One in 20 hospital patients in the U.S. contract an infection caused by the hospital itself. That's about two million people in American each year. Infections acquired in hospitals are called nosocomial infections. They can lead to amputations, organ loss, brain damage, and even death. Most nosocomial infections are preventable, yet they continue to occur.
Flesh eating bacteria
Necrotizing fasciitis (NF) is as frightening and disgusting as it sounds. Thankfully, it is rare, but it kills about 30% of its victims.
The bacteria can enter through an incision, an open wound, broken skin, or just weakened skin. It is transferred to the victim by dirty hands, dirty instruments or other contaminated objects, or through the air by a sneeze or cough.
Once NF enters the patient's body it progress quickly and is very resistant to treatment. Worse, it is often misdiagnosed, delaying treatment. Amputation and death are common outcomes of NF.
Those at highest risk for NF include those who:
ˇ Have weakened immune systems
ˇ Have chronic health problems such as diabetes or cancer
ˇ Have recently had chicken pox
ˇ Use steroids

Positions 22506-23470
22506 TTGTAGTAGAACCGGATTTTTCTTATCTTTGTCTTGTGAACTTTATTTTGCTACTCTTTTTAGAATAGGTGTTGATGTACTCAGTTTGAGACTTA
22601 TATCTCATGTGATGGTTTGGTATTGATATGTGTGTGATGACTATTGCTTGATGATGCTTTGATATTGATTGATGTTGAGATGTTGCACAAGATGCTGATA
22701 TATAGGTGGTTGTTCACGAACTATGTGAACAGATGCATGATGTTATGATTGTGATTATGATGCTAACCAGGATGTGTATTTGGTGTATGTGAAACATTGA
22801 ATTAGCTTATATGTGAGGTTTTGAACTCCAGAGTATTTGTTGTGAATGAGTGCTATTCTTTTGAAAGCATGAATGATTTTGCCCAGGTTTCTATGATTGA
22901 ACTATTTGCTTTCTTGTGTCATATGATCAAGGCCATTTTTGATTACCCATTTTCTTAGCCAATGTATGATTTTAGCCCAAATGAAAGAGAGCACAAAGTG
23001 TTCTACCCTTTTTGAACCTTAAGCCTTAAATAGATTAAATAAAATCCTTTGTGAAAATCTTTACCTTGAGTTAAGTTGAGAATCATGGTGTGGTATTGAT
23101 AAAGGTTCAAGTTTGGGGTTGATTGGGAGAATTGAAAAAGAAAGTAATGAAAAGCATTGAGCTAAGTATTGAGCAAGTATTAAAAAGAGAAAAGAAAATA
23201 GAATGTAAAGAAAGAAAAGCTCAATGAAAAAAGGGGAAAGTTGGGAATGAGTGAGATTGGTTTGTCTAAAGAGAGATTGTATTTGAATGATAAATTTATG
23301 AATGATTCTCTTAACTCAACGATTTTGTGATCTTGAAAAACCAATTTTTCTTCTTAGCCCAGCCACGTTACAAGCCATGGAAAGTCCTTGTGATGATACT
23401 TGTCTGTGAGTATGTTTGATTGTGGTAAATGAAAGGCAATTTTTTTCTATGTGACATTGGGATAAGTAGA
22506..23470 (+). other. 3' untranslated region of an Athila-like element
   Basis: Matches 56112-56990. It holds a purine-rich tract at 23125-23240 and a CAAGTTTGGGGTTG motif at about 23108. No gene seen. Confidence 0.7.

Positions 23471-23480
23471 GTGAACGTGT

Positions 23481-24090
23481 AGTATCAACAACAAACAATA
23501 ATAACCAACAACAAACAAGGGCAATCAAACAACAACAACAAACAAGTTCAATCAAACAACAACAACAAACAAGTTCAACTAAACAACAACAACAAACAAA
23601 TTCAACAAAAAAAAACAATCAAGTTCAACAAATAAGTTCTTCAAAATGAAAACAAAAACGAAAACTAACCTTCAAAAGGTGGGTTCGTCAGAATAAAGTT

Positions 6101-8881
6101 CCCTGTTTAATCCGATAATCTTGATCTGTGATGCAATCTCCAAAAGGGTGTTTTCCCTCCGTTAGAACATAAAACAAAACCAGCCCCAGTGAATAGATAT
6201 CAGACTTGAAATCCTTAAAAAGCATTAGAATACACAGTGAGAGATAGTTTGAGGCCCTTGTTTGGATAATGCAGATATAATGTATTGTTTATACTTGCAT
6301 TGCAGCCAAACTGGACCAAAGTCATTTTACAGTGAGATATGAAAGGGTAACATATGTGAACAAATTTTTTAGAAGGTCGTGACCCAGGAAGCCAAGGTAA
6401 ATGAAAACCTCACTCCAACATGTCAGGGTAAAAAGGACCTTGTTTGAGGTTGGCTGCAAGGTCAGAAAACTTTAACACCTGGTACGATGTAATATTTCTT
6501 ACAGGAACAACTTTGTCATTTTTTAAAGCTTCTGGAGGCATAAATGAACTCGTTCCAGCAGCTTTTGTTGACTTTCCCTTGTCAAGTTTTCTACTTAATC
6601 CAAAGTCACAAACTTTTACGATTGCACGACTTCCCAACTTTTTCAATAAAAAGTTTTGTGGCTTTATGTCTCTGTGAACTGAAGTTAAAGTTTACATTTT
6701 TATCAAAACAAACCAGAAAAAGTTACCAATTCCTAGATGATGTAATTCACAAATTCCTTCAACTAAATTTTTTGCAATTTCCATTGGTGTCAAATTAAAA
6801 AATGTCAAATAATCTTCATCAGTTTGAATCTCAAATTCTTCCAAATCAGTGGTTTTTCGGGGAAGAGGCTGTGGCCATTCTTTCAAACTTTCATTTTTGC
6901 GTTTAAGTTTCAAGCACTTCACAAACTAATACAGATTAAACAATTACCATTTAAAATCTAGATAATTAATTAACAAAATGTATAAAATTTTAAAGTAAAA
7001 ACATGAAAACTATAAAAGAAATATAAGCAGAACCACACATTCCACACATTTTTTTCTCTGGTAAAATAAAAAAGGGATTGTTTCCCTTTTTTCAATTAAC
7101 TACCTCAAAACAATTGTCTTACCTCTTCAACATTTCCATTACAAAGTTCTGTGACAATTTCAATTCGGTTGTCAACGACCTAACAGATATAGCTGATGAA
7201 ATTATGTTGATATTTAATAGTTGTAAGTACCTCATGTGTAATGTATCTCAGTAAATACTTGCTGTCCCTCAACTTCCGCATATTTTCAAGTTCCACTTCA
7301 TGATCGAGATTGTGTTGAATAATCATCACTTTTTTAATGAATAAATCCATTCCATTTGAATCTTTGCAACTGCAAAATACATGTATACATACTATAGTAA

MRSA (Methicillin-resistant Staphylococcus aureus) is an anti-biotic resistant staph. Found most often in hospitals and prisons, it is growing more common outside of these settings.
MRSA progresses rapidly and can cause a number of problems including:
ˇ Severe skin infection
ˇ Septicemia (infection in the bloodstream)
ˇ Toxic shock syndrome
ˇ Necrotizing fasciitis
MRSA is one of a number of "superbugs" created by years of unnecessary antibiotic overuse, both in humans and agriculture, culminating in resistant strains of diseases.
Group A strep
Most people are familiar with group A strep - the kind that gives you a sore throat. When group A strep can lead to:
ˇ Scarlet fever
ˇ Rheumatic fever
ˇ Toxic shock
ˇ Necrotizing fasciitis
Group B strep
The most common infection affecting newborns, group B strep can cause: ˇ Meningitis
ˇ Brain injury
ˇ Cerebral palsy
ˇ Vision loss
ˇ Hearing loss
Elderly people, people with chronic health problems, and pregnant women are also susceptible to group B strep.
The majority of nosocomial infections are preventable. Some countries have managed to drive down the rate of hospital acquired infections, from rates similar to what we have here to less than one percent, by simply improving sanitation and screening practices.
Hospitals have a duty to protect patients from avoidable infections. Poor policies and inadequate sanitation practices are no excuse for failure to do so. Practices which have been proven to reduce nosocomial infection rates, and which you probably already expect from hospitals, include:
ˇ Screening incoming patients for infections, including MRSA
ˇ Taking precautions to prevent spreading disease from infected patients to others (by hands, gloves, equipment, clothing, furniture, etc.)
ˇ Cleaning rooms and equipment between patient use
ˇ Hand hygiene